Forum for Science, Industry and Business

Sponsored by:     3M 
Search our Site:

 

Long commutes may be hazardous to health

08.05.2012
New findings reported in the American Journal of Preventive Medicine

As populations move even further away from urban centers, more people spend longer hours behind the wheel on their way to and from work. While sedentary behavior is known to have adverse effects on cardiovascular and metabolic health, the impact of long commutes by automobile are less understood. A new study has found that greater commuting distances are associated with decreased cardiorespiratory fitness (CRF), increased weight, and other indicators of metabolic risk. The results are published in the June issue of American Journal of Preventive Medicine.

"This study yields new information about biological outcomes and commuting distance, an understudied contributor to sedentary behavior that is prevalent among employed adults," explains lead investigator Christine M. Hoehner, PhD, MSPH, Washington University in St. Louis, Missouri. "It provides important evidence about potential mediators in the relationship between time spent driving and cardiovascular mortality."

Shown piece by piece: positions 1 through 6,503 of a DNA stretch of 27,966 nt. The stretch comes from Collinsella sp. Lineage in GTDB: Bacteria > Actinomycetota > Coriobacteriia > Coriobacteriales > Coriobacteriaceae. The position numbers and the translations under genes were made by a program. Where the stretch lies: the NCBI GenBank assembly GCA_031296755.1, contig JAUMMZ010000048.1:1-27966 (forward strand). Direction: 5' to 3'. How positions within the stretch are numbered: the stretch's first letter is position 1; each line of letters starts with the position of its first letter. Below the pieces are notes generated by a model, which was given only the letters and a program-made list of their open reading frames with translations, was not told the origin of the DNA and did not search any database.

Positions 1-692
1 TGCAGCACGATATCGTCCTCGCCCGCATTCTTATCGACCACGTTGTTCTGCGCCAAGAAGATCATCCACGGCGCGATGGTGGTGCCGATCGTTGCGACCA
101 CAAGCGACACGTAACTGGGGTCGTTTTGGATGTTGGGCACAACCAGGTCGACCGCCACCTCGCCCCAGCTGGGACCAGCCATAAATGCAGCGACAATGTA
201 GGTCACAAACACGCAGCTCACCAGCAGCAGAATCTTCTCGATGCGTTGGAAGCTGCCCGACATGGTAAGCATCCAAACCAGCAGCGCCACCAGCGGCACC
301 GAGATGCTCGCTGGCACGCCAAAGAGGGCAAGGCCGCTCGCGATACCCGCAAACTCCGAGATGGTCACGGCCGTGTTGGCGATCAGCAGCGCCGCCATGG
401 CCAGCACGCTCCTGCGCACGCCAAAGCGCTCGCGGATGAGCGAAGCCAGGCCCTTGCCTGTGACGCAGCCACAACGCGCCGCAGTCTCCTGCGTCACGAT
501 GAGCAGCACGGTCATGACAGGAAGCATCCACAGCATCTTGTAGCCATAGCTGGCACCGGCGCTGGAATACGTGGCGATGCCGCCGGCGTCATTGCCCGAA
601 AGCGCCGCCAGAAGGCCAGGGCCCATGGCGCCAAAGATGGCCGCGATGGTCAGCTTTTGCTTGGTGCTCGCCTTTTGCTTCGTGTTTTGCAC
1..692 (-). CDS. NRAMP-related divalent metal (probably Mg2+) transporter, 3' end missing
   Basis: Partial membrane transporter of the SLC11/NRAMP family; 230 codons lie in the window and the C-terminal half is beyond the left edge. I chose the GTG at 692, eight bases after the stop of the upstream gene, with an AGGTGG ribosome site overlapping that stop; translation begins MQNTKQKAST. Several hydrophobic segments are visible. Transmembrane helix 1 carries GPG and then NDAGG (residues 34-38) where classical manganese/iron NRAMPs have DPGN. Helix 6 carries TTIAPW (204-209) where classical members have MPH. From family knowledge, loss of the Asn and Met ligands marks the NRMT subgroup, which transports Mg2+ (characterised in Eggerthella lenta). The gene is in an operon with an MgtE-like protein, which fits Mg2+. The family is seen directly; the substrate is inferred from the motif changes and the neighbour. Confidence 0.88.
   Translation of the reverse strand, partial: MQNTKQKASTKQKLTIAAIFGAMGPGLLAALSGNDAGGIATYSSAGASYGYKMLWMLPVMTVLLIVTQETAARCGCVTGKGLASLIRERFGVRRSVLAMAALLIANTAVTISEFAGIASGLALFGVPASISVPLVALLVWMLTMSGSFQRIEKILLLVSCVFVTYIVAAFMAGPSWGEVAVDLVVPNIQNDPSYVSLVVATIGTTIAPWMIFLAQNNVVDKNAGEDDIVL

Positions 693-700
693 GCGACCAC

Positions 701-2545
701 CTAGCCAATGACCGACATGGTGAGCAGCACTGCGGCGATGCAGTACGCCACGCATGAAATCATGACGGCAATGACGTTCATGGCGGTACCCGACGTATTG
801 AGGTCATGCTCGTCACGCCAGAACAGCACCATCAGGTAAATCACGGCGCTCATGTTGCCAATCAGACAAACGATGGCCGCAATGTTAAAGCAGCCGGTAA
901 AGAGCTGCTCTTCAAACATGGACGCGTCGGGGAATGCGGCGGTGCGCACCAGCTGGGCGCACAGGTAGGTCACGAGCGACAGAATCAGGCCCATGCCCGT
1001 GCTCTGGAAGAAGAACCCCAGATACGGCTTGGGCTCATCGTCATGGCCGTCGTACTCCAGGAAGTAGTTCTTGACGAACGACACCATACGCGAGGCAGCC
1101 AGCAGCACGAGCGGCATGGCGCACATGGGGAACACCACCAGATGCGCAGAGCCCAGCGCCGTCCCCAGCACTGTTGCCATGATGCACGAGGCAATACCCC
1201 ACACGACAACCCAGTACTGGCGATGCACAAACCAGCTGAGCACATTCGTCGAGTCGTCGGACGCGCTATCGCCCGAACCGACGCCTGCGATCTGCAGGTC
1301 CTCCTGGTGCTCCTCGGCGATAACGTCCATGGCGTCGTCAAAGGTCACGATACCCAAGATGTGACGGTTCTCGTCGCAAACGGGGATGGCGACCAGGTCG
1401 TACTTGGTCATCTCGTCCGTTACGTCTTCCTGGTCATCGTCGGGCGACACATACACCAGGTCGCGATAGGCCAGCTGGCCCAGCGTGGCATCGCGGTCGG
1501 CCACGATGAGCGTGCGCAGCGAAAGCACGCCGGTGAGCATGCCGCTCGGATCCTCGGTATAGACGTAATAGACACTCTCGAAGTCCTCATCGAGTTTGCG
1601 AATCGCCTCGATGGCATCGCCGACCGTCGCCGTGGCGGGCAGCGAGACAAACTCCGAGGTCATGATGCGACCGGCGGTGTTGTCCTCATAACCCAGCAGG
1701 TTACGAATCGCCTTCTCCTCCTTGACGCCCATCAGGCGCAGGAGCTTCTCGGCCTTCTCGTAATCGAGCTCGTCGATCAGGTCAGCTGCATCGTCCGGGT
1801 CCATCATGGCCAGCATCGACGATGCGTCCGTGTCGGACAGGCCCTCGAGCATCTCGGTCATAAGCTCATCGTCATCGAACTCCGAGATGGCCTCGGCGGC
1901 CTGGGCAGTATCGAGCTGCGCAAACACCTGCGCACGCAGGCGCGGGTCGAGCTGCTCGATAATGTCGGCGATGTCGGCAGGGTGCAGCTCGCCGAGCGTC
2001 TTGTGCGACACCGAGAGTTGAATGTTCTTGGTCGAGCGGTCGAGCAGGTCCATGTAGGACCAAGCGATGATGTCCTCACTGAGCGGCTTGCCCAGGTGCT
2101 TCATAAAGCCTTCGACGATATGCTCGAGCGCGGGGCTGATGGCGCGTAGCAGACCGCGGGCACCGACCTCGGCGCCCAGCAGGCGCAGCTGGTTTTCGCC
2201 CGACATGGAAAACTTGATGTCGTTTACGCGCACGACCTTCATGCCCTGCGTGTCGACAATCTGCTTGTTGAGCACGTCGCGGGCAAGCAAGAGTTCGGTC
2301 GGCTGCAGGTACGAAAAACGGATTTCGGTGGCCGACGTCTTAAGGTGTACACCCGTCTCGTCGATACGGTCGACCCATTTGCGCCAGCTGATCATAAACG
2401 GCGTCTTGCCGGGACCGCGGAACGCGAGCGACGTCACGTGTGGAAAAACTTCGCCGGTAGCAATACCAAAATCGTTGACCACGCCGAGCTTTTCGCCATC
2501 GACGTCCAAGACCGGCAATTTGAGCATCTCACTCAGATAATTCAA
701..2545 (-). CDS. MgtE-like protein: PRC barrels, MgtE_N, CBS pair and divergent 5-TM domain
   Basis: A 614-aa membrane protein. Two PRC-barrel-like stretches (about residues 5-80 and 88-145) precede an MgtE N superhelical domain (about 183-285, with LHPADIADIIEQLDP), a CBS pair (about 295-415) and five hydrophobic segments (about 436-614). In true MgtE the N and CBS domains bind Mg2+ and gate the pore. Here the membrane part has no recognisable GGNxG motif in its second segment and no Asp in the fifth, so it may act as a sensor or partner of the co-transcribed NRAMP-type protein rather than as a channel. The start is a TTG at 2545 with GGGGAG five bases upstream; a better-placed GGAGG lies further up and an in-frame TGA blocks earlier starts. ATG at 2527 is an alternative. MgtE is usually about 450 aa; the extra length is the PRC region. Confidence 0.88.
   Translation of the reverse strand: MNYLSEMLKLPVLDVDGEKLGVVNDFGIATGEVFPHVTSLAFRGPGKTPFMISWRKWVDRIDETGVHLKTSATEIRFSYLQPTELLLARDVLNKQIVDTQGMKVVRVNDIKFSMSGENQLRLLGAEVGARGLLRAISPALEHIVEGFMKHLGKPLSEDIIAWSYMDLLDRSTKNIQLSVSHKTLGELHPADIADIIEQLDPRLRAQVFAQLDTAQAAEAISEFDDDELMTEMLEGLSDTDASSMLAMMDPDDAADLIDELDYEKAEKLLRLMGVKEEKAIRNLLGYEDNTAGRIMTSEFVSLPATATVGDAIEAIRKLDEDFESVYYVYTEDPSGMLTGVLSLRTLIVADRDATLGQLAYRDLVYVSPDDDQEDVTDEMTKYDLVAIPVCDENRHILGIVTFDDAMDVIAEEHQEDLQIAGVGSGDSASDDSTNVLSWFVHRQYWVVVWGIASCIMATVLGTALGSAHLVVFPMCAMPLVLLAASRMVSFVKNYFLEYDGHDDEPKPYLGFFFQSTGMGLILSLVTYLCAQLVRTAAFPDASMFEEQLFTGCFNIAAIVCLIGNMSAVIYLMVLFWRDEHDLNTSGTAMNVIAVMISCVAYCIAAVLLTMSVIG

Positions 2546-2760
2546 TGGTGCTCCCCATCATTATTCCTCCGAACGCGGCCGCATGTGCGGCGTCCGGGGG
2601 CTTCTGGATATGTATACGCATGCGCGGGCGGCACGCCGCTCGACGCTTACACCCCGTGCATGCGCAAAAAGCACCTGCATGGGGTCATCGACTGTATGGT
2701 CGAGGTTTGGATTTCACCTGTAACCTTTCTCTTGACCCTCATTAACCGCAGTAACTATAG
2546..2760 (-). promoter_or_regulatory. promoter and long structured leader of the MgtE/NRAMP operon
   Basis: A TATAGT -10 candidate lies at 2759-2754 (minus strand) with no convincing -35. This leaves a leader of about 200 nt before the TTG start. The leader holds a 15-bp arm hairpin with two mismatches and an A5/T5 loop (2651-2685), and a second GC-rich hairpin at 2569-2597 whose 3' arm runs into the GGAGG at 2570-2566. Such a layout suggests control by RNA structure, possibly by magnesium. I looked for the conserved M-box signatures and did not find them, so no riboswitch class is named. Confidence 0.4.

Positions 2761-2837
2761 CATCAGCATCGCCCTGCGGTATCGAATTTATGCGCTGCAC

Researchers studied 4,297 residents who lived and worked in eleven counties in the Dallas-Fort Worth or Austin, Texas metropolitan areas. Commuting distances were calculated with ArcGIS9 software and measured the shortest distance from home to work along the road network. CRF, body mass index (BMI), and metabolic risk variables including waist circumference, fasting triglycerides, fasting plasma glucose, high-density lipoprotein (HDL) cholesterol, and blood pressure, were measured. Self-reported participation in moderate to vigorous physical activity over the previous three months was also assessed.